RE: XSL Trans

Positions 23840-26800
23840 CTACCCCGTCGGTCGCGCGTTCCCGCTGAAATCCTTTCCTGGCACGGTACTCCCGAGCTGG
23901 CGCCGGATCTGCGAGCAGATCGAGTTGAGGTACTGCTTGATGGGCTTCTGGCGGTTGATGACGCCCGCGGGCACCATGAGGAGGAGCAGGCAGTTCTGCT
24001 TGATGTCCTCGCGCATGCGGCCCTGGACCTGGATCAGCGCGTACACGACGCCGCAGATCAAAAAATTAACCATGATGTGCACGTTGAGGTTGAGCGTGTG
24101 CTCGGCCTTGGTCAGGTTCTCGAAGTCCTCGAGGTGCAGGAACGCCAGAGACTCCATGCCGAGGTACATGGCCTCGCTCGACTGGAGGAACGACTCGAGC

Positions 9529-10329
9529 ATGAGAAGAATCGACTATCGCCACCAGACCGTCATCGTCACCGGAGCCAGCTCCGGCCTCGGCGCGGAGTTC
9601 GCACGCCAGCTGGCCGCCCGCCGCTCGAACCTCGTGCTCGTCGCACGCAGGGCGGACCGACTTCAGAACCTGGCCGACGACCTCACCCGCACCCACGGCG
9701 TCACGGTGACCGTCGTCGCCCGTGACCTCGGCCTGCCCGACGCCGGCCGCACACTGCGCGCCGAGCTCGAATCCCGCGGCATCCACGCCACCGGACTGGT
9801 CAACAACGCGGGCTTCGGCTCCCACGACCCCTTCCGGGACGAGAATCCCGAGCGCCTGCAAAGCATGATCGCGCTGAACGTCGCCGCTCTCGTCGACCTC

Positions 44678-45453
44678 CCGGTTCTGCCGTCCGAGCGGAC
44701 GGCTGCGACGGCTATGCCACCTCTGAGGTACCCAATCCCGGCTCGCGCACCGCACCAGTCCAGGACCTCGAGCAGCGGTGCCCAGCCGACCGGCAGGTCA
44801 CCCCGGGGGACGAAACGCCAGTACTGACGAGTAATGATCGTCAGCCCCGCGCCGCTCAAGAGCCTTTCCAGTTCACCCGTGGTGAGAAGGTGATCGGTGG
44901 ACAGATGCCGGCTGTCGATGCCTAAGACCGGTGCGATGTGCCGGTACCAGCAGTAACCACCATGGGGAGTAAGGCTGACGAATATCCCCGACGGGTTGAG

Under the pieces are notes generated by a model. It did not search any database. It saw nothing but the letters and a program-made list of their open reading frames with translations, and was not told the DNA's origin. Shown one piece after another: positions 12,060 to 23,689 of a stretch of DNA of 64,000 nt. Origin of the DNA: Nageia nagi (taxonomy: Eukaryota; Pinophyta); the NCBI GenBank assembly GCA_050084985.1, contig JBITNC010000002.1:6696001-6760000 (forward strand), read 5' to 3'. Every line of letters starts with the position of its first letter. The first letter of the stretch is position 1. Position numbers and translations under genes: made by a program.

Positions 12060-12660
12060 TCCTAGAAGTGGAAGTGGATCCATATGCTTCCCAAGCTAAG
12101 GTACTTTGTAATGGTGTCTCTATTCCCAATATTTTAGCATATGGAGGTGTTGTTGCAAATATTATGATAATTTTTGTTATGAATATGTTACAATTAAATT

This sounds like a very practical suggestion to me. If I'm not mistaken, CSS2 still has a way to go toward complete acceptance and implementation. Perhaps it can carry the load, grow as necessary in the context of emergent XSL and provide more experiential input to XSL design and specification. It might also provide more clarity among non-inner-circle consumers (such as myself) as to the practical and meaningful role differentiation between CSS and XSL (and DSSSL?). As a witness rather than contributor to the exciting innovations that are documented daily on this list, I definitely detect and get pulled into the sense of urgency which on one level is very real for someone like me -- strategizing, planning, preparing organizations for adoption -- but which on another level -- product evaluation, business case writing, adoption, implementation, etc. -- looks like a fair ways out with respect to your average mainstream organization. Somewhat related, I guess the only concern I would have about leaving the formatting part until later is that the pioneering vendors of things like authoring software are either left high-and-dry or to their own devices when it comes to how their documents look. How many vendor specific 'style' approaches are there now? In my very limited experience I can think of the WordPerfect SGML formatting system and the Panorama style system, not to mention what the Fuji folks are doing with Hybrick and DSSSL (good on 'em is my two-cents.) Back to your suggestion: Does this mean that the join (and joint work) between CSS and XSL, i.e., formatting properties (is that what the FP stands for?) would ultimately stand a better chance of getting good solid design/specification work? Stand more of a chance of being something that *really* consistent between CSS and XSL? I started by using the word "'interoperates' between CSS and XSL", but I'm not clear that this is the intended or desired goal. ...edN On Sunday, September 20, 1998 3:41 PM, Paul Prescod [SMTP:papresco@xxxxxxxxxxxxxxxx] wrote: > I wonder if the XSL transformation language should be split off and > designed separately from the formatting objects language. It could be > called XTrans or something. > > A minor concern is that it be general enough. The more major concern is > with timing: the transformation language could probably be ready for PR by > Christmas, if James, Henry and other smart people put their minds to it. > The formatting stuff is much more intricate, requires much more "horse > trading", is much harder to implement and test out, etc. > > In my opinion, the transformation language is going to be MUCH more > important than the formatting stuff anyhow. Evidence: > > * A Microsoft rep. announed major support for, and excitement about, > XTrans at XML World. On formatting language: "I don't know, can't make any > promises right now." > > * W3C employees describe how to use XTrans with CSS-formatting objects in > a new W3C NOTE. > > * Consider the proportion of questions and interest in xsl-list. > > * Transformations are the backbone of e-commerce and all other forms of > document interchange. The web doesn't even support the limited > transformations provided by architectural forms. > > We need x-trans for e-commerce and we need it yesterday. > > Paul Prescod - http://itrc.uwaterloo.ca/~papresco > > It's such a > Bore > Being always > Poor > LANGSTON HUGHES > http://www.northshore.net/homepages/hope/engHughes.html > > > XSL-List info and archive: http://www.mulberrytech.com/xsl/xsl-list XSL-List info and archive: http://www.mulberrytech.com/xsl/xsl-list
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